Woah. That method is completely new to me, but it makes perfect sense! Thank you!

  2. Cindy says:

    Thanks Maris. Maybe someday soon I’ll try again to do a set in sleeve on a woven.
    Hugs!

  3. You’re unreal! Super tutorial! I’ve just made a blazer that had no notches on it for setting in the sleeve. In the end I kind of just guessed where to start easing it from based on previous makes….. What would you have done? Is there a set standard distance? Thanks Maris :)

    • SewMaris says:

      Thanks Sarah – you are so sweet!

      I would have started the easing close to the point where the sleeve cap starts to curve upward toward the shoulder. You basically have the entire armscye to ease the sleeve – but I don’t like extra fabric under my arm. Got enough “fluff” there already. ;-)

  4. Robyn says:

    First time here from Pinterest. Great tutorial. If you haven’t done a tutorial on getting stripes to match (you are amazing!) you really should. Very few people even consider it these days. It’s the first thing I notice, especially on designer labels, and so many get it wrong.

  5. You must be a mind reader! I was JUST complaining on my blog about how terrible I am at setting in sleeves. I am definitely going to reference this tutorial next time. Thank you so much! XO

  6. Elisse Tolley says:

    Hi Maris! Thanks for the great tutorial! I have sewn set in sleeves plenty of times but with mixed results. I will have to try your technique. I do have one question, when I sew in my sleeves, I have always sewn the under arm seam and the side seam of my garment before sewing the sleeve into the body. Do you do this differently? It looks like you see the sleeve onto the body without sewing up the sleeve seam. Is that correct? If so, why do you do that? Are there any benefits of this? I would love to get some insight! Thanks!!!!

    • SewMaris says:

      Hi Elisse! Thanks for commenting!
      The technique I described is a quasi-industrial technique for a tailored blouse/shirt – and will only work if the stitching line for the sleeve and the armsyce are the same or very close to the same length. This is exactly how I insert the sleeves on all my husband’s dress shirts; attach the sleeve to the armscye, and then stitch the sleeve seam and the side seam in one long seam. MUCH easier than sewing side seams + sleeve seams first and sewing in a circle, but does require a well-drafted pattern. The reason I prefer this method is because it produces a much nicer sleeve! :-) And it is easier and faster to boot. Win-win! Does that help?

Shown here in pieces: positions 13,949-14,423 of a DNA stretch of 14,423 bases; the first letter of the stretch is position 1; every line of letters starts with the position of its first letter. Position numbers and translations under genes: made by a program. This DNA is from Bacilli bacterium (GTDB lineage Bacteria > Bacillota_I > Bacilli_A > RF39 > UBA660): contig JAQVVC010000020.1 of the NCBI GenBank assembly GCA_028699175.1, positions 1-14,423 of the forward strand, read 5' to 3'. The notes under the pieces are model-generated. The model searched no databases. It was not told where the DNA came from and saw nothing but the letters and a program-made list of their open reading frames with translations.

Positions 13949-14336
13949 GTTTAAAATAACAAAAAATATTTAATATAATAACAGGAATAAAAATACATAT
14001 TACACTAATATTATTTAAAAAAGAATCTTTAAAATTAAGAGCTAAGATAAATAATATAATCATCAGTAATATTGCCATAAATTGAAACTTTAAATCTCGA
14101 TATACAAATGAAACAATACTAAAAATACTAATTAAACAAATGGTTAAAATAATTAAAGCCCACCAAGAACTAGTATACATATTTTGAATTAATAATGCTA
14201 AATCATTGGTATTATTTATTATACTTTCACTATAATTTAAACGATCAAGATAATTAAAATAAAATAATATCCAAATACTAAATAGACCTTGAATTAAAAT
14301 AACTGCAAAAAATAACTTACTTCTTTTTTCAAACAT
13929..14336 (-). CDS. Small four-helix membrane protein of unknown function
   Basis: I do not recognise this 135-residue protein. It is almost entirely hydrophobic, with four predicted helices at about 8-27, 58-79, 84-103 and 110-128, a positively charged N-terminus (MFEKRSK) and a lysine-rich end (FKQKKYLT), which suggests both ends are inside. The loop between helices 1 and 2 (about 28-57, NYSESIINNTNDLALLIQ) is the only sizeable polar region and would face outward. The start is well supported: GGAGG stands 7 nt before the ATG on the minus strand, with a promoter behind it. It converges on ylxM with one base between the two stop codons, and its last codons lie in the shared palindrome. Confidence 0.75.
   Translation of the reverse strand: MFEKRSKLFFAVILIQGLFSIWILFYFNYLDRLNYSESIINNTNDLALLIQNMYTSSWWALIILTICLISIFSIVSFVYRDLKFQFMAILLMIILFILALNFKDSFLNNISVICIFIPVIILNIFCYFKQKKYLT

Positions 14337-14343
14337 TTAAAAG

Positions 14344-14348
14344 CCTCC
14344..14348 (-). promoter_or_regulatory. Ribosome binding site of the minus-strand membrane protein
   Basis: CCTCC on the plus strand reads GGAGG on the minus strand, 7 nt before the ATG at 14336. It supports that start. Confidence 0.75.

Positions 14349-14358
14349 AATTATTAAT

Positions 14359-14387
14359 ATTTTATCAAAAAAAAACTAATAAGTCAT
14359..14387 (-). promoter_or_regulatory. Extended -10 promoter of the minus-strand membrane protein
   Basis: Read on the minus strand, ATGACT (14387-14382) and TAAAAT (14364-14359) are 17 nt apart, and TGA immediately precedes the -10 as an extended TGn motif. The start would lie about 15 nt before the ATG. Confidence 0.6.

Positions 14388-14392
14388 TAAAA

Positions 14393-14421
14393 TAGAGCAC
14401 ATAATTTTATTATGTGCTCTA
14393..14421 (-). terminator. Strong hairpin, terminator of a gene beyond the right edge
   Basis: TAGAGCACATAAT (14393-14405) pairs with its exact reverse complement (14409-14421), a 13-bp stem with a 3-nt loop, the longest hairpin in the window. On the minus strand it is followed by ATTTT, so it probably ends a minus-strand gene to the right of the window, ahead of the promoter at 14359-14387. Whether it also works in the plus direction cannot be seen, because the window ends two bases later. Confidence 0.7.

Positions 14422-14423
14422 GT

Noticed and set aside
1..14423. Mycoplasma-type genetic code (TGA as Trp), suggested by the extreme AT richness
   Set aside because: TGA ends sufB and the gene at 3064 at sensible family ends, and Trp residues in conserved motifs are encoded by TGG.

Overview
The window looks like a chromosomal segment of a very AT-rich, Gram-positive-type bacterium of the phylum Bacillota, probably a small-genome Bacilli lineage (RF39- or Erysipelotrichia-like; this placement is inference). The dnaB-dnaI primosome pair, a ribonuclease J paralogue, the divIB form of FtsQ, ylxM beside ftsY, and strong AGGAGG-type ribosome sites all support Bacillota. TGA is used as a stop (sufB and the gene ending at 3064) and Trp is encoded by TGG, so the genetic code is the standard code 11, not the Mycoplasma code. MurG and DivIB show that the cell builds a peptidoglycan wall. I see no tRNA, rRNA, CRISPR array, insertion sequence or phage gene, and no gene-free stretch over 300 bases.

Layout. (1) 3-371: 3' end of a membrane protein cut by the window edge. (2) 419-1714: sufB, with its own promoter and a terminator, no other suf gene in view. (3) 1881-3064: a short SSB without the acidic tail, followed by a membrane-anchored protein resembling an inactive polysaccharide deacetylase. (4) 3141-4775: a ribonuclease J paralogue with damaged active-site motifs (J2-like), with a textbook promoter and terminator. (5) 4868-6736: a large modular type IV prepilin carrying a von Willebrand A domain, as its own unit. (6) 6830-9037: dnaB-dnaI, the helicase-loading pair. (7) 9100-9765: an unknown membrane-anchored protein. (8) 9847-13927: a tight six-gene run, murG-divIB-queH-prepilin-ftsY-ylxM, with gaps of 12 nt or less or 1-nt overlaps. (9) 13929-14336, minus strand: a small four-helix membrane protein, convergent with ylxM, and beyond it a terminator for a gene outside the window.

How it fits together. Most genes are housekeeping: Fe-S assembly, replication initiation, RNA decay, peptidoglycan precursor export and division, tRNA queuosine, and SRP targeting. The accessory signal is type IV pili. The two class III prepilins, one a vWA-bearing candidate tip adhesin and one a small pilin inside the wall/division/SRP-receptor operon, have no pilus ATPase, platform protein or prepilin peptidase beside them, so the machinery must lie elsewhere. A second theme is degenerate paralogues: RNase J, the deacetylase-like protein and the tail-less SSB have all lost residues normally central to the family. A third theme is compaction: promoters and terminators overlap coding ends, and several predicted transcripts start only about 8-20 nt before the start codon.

• Elisse Tolley says:

        Hi Maris,

        Thank you so much for your timely feedback! This is really really helpful! I am planning to build “the perfect blouse” pattern soon, and am looking forward to using this new order of construction!

        Thanks again!

  7. Anne says:

    Thank you! I have never had success with easing stitches. I finally gave up and just eased it on my own like you do. Now I’m feeling smart instead of lazy!! I’ve got a Craft Gossip post scheduled for tomorrow that links to your tutorial:
    http://sewing.craftgossip.com/tutorial-ease-in-a-sleeve-with-no-basting-stitches/2014/07/03/
    –Anne

  8. Griselle says:

    That’s the way I’ve always done mine. I’m a bit of a perfectionist and this may take a little longer but we’ll worth the effort!

  9. Robyn says:

    Great tutorial….I have been applying this method without knowing the wording or description. It’s funny how some things are intuitive and others aren’t. I love your website.

  10. Barbara Covey says:

    Most sleeves seemed to have too much ease. Is this what you are referring to when you talk about a properly drafted sleeve? What method do you suggest for decreasing the ease.